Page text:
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J Chem Ecol. 2013 Apr;39(4):559-68. doi: 10.1007/s10886-013-0272-5. Epub 2013 Mar 22.

A male-predominant cuticular hydrocarbon, 7-methyltricosane, is used as a contact pheromone in the western flower thrips Frankliniella occidentalis.

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Centre for Applied Entomology and Parasitology, School of Life Sciences, Keele University, Staffordshire, ST5 5BG, UK.


In a laboratory bioassay, adult female Frankliniella occidentalis (Pergande) (Thysanoptera: Thripidae) spent more time near filter paper disks that had been exposed to adult males than near unexposed disks; this effect was not observed on disks exposed to adult females. The response could only partly be explained by the known male-produced aggregation pheromone, neryl (S)-2-methylbutanoate, suggesting the presence of an unknown male-produced compound. In gas chromatography/mass spectrometry analyses, 7-methyltricosane was detected on disks exposed to males, but not on disks exposed to females. Extracts of cuticular lipids also showed relatively large amounts of 7-methyltricosane on males, whereas only trace amounts were found on females and none on larvae. Bioassays of synthetic 7-methyltricosane showed that adults responded only after contact. The response to this compound was clearly different from that to n-tricosane or hexane-only controls. Females that contacted 7-methyltricosane on glass beads stayed in the vicinity and frequently raised the abdomen, a behavior that rejects mating attempts by males. Males stayed in the vicinity and wagged the abdomen sideways, a behavior used in fighting between males. This is the first identification of a contact pheromone in the order Thysanoptera.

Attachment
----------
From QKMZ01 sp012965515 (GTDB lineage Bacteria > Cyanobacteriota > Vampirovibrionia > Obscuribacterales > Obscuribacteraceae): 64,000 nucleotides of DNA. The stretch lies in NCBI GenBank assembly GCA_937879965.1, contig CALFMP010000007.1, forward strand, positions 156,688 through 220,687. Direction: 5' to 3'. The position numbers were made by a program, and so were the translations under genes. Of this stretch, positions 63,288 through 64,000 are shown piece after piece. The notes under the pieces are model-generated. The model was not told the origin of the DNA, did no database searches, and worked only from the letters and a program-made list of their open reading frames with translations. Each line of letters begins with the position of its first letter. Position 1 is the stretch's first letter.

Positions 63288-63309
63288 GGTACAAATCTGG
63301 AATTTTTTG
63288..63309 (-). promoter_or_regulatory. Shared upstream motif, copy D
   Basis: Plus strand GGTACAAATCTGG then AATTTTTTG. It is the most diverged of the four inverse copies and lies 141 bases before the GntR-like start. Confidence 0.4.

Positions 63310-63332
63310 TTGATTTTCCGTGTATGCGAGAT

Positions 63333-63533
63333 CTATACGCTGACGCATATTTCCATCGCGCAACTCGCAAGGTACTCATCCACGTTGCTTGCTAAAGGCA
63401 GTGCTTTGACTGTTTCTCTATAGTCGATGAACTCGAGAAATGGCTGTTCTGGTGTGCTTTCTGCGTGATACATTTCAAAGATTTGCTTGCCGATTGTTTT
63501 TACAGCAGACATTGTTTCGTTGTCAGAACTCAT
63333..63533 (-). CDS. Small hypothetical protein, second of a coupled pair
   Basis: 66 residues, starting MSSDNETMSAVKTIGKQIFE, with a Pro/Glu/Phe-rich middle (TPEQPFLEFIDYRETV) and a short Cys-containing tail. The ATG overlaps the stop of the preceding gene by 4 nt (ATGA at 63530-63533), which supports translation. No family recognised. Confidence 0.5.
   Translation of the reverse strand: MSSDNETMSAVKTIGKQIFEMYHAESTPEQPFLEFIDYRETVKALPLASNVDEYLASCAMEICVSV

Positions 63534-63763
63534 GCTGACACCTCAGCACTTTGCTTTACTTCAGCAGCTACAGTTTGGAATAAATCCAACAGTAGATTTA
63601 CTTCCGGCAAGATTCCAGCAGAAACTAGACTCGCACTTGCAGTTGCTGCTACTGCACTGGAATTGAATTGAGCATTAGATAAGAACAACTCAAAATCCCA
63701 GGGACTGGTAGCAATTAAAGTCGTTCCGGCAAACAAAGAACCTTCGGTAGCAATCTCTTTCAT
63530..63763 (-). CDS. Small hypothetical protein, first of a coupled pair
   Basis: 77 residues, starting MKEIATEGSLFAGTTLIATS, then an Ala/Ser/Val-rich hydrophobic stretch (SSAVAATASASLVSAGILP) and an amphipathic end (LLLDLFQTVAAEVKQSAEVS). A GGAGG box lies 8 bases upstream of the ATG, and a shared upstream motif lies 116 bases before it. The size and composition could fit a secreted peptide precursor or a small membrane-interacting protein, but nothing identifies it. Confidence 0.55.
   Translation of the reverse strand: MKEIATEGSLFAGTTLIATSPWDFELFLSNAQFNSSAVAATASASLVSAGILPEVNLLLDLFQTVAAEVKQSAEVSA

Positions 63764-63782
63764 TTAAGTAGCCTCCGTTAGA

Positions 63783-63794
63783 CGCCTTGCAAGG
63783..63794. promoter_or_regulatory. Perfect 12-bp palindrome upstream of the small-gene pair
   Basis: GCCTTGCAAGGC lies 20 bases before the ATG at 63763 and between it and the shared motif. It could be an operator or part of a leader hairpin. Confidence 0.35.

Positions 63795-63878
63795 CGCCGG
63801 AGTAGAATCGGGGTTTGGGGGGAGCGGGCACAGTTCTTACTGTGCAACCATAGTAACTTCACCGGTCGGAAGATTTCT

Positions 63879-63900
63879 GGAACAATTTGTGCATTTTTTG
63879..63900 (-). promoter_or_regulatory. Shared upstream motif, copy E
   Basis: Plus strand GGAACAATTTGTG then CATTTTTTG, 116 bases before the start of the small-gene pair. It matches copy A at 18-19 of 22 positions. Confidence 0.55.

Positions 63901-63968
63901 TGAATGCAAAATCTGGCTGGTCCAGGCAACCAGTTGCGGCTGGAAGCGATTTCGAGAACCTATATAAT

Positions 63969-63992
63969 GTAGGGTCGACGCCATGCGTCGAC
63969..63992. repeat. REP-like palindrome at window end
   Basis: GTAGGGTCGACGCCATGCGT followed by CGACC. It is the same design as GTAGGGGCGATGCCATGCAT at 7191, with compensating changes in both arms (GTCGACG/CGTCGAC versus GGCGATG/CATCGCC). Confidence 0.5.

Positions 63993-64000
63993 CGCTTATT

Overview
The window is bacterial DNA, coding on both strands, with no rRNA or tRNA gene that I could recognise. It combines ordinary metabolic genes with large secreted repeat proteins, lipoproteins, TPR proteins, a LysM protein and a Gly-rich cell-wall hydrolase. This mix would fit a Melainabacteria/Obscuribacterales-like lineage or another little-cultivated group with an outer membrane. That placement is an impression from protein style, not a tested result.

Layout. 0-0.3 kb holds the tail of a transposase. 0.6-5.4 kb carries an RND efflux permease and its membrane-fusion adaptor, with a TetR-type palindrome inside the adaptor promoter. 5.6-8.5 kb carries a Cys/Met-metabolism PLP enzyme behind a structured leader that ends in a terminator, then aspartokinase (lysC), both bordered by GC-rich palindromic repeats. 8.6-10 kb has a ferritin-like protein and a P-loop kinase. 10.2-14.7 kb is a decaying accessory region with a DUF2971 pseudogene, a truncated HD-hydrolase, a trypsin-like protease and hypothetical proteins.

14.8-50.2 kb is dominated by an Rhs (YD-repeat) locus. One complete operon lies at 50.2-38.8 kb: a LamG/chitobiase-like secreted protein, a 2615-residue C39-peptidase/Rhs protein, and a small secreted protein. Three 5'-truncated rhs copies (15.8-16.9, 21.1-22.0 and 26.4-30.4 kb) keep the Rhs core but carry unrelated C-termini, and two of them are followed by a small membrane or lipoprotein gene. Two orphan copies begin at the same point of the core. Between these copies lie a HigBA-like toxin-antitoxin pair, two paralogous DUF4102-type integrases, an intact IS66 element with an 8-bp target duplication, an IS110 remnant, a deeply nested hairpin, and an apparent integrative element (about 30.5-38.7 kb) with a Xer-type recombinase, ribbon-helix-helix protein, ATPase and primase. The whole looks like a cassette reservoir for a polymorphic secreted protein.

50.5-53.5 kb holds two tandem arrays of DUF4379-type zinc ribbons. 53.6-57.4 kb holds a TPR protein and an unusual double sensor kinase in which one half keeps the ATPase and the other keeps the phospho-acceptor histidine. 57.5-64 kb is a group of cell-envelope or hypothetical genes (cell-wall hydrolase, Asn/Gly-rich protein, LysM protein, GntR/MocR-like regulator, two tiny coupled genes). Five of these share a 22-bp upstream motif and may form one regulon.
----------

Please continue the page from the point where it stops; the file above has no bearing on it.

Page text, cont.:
[Indexed for MEDLINE]

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